Our seed orders have started to come in! I discovered though that I have to offer an official retraction of a snarky complaint in this post about Select Seeds‘ shipping charges. Well, obviously, I read the wrong shipping chart and we sent in the right amount for plants, not seeds! Duh. It’s right there on the order form plain as day and the shipping charges for seeds are very modest and totally fair. – As are their charges for shipping plants, I’m sure. Along with our order, Select very nicely sent us check for the difference and they probably don’t even know that I was ever grumpy. Mea culpa!
And just as soon as we turned in our seed orders, we turned to plant orders. And we’re still in the thick of it. Gail and I have gone so far as to make appointments with a couple of reps this week to hash out details. We have a lot of ground to cover (so to speak) this year so we’re excited to be able to have reason to try and make the order minimums with certain wholesalers and are looking into buying plugs as well.
Plugs, for those of you unfamiliar with them, are tiny starts that nurseries often buy in bulk in to grow on and sell when they reach a good size. We have bought plugs in the past and planted them out in large areas that we wanted to fill in swathes – the area behind the Summer House is the best example. Fred and Dan planted that a couple of years ago with plugs of ferns, tiarella, euphorbia and some grasses and those tiny plants have filled in quite nicely since. It’s a great way for us to get a large quantity of something fairly inexpensively. The only real drawback is the size. The plugs are wee and it takes a couple of years at least for some of these plants to make a proper show. The other issue we’re faced with is greenhouse space. Depending on when the orders come in, we’ll have to make room for them in the greenhouse. Perennials can usually go out early to harden off but we’re looking into getting plug annuals too. Those would be delivered just as the greenhouse is filled to the gills with our own seedlings. Gail is a sorceress when it comes to finding bench space but this might test even her magic.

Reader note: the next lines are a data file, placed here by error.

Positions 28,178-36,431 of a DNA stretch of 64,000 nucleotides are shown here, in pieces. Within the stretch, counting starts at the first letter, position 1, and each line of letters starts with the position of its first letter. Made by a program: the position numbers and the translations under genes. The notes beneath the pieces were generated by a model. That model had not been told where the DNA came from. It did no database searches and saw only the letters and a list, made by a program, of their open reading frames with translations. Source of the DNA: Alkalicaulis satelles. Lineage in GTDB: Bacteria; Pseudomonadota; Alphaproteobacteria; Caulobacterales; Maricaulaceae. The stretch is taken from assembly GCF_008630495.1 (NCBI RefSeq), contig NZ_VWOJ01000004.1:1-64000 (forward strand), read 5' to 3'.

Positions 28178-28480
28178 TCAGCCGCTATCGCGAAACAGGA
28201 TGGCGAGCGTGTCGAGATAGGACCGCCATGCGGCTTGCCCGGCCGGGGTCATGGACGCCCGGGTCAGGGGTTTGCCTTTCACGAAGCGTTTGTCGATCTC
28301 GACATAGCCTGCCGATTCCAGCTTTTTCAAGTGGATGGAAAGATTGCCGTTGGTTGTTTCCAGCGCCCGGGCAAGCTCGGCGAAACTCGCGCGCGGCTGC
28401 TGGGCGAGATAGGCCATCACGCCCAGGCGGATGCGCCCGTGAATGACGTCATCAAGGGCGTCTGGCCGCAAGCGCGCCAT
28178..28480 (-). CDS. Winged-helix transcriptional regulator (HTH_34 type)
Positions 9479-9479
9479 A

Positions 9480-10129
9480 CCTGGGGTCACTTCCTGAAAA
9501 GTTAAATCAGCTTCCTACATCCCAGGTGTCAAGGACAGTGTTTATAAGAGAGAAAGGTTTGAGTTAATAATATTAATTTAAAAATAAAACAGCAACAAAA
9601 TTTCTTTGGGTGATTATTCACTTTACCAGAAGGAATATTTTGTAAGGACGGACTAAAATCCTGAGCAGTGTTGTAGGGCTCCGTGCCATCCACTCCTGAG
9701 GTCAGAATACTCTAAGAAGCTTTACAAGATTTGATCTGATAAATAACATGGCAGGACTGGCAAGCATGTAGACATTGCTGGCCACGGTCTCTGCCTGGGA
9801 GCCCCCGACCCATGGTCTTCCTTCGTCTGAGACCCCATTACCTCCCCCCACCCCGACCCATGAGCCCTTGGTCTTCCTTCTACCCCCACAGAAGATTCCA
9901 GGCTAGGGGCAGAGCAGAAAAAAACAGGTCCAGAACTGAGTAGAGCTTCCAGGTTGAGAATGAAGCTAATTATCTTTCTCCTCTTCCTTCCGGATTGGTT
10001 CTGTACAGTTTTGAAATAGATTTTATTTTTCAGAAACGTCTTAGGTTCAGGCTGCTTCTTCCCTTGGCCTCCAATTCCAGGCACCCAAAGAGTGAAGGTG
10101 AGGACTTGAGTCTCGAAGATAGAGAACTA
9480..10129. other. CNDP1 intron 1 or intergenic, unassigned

We have also added to our bench space crunch by ordering dahlia cuttings rather than tubers which will need to be potted up and grown on in the greenhouse too. We were seduced by the beautiful pictures of dahlia flowers and the friendliness of the folks at Corralitos Gardens in CA – plus they were recommended by someone we trust. Have you ever bought dahlia cuttings rather than tubers?
The plugs and dahlia cuttings will be grand experiments for us – you know I’ll keep you posted on how it all goes. What kinds of experiments (and magic) do you perform in your garden?